By David Shepardson
(Reuters) - Texting on mobile devices while driving is a growing "global killer" and not enough attention is being paid to the dangers of distracted drivers, Samantha Power, the U.S. ambassador to the United Nations said on Friday.
The U.N. General Assembly said on Friday it had asked the secretary general to consider establishing a voluntarily funded Road Safety Trust Fund to support efforts to reduce the number of deaths and injuries from traffic accidents. Road crashes kill more than 1.25 million people and injure as many as 50 million people a year globally, according to the world body.
It has urged countries to do more to establish road safety policies and vehicle safety regulations and set a goal of cutting worldwide traffic deaths in half by 2020.
"Texting while driving is a global killer – one that disproportionately affects our young people," Power said in remarks delivered at the United Nations.
All but four U.S. states ban texting behind the wheel by drivers, while 14 U.S. states ban hand-held cell phone use. Power cited a 2014 study by the U.S. National Highway Traffic Safety Administration that 3,179 people were killed and 431,000 people injured in a crash involving a distracted driver in 2014.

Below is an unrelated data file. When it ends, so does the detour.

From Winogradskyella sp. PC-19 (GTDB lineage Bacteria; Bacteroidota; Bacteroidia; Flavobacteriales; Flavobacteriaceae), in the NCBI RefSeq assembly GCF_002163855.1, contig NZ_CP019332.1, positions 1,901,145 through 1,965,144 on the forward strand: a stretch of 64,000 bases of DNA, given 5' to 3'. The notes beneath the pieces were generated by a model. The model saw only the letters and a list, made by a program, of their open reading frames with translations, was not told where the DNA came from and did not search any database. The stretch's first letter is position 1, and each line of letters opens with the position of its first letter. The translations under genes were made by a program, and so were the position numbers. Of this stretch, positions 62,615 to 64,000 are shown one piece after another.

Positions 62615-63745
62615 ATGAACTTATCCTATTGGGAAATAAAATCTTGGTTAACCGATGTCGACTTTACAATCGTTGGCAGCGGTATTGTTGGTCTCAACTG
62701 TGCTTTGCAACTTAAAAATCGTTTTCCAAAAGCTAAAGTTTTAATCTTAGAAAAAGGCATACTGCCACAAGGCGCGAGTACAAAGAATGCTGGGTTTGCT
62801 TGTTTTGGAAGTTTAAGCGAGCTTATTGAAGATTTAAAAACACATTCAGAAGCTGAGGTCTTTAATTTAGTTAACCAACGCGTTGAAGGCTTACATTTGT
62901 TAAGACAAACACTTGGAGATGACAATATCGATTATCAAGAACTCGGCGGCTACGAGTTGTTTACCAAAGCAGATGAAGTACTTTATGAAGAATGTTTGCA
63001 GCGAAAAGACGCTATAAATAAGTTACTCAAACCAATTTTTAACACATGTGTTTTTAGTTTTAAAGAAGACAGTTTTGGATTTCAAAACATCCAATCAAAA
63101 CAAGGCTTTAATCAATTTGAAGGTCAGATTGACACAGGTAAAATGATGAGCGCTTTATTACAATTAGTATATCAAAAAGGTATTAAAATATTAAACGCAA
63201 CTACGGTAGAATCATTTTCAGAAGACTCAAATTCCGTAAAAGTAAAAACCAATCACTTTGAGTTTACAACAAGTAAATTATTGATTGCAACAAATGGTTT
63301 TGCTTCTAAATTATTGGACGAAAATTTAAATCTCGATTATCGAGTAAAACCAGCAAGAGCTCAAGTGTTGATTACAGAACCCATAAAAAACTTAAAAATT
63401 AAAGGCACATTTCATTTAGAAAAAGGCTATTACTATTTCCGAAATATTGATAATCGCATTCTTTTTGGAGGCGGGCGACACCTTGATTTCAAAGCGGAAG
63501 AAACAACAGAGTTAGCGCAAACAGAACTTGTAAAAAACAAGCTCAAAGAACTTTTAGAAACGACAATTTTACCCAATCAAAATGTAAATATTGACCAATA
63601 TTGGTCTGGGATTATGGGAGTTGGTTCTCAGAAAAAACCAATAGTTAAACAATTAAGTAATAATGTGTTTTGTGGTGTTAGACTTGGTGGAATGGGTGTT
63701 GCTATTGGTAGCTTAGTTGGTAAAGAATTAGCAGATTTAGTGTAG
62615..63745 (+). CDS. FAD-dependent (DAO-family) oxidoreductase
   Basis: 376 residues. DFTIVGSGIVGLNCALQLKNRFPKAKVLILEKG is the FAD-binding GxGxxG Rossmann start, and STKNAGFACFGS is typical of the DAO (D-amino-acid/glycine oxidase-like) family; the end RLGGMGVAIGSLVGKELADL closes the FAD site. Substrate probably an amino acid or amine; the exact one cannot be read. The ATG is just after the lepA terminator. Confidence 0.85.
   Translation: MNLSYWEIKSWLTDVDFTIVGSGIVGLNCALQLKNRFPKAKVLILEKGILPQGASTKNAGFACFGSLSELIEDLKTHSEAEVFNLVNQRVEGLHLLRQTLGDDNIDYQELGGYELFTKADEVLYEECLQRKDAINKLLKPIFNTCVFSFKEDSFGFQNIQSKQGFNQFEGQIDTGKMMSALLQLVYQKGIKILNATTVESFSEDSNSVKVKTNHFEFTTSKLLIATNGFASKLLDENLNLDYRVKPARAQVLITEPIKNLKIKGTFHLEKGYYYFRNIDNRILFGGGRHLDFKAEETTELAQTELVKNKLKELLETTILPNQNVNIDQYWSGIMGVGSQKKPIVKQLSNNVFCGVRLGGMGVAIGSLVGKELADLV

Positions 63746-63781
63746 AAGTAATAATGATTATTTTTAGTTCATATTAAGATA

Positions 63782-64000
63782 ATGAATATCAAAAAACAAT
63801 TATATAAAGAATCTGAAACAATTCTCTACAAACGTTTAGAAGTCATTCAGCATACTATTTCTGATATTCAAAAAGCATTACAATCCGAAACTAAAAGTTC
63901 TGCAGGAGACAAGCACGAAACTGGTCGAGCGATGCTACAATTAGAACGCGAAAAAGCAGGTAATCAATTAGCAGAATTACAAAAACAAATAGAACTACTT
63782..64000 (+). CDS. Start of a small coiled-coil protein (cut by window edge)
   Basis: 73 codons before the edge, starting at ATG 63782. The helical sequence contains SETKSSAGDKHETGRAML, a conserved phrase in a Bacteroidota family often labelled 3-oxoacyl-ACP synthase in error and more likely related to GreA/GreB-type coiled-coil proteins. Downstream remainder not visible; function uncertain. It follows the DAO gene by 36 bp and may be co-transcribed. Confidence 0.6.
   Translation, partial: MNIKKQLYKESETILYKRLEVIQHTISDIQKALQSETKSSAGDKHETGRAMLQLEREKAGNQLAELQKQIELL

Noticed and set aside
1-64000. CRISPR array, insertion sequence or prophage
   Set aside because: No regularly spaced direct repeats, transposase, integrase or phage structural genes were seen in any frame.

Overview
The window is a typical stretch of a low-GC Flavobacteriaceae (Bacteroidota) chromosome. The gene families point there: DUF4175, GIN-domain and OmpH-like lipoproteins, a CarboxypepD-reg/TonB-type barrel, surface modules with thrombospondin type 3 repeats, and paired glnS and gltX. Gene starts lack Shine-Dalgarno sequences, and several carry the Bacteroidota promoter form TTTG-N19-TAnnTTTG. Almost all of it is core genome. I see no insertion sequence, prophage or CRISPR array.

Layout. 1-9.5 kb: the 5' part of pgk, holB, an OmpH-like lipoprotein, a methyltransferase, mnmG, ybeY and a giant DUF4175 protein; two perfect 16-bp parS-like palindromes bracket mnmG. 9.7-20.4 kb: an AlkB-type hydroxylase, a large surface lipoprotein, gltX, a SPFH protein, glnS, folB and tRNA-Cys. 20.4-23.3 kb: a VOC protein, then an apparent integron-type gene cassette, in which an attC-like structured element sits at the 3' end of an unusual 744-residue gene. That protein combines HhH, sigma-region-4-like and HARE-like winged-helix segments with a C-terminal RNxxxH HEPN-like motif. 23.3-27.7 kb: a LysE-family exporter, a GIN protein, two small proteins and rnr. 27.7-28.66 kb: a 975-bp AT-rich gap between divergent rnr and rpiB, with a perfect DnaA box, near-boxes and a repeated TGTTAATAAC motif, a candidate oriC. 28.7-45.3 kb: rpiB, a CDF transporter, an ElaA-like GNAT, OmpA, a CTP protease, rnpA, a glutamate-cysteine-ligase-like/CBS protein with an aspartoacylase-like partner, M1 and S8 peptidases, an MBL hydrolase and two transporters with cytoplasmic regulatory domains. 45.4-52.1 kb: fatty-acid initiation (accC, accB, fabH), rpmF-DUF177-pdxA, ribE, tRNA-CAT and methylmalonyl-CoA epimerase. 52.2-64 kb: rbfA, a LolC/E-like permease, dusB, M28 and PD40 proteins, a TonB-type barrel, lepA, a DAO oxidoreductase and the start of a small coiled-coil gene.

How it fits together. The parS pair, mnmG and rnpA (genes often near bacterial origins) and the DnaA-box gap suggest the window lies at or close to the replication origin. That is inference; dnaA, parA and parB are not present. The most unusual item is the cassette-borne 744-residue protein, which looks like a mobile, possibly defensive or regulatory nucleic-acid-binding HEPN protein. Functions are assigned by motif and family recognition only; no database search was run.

Power called the issue "particularly urgent, because in virtually every one of our countries, there simply is not sufficient recognition of the dangers of driving while texting, calling, or otherwise not paying full attention on the road."
Over a 10-year-period, 13 million people worldwide were killed in road crashes, including nearly 2 million children, and up to 500 million injured, the U.N. said. Traffic crashes are the leading cause of death worldwide for people aged 15 to 29, Power said.
Jean Todt, a special U.N. envoy for road safety, said low- and middle-income countries, with 82 percent of the world’s population and 54 percent of all vehicles, accounted for 90 percent of those deaths.
Africa has the highest motor vehicle fatality rate worldwide, while Europe has the lowest. Half of road deaths worldwide involve pedestrians, motorcyclists or bicyclists.
(Reporting by David Shepardson in Washington; editing by Grant McCool)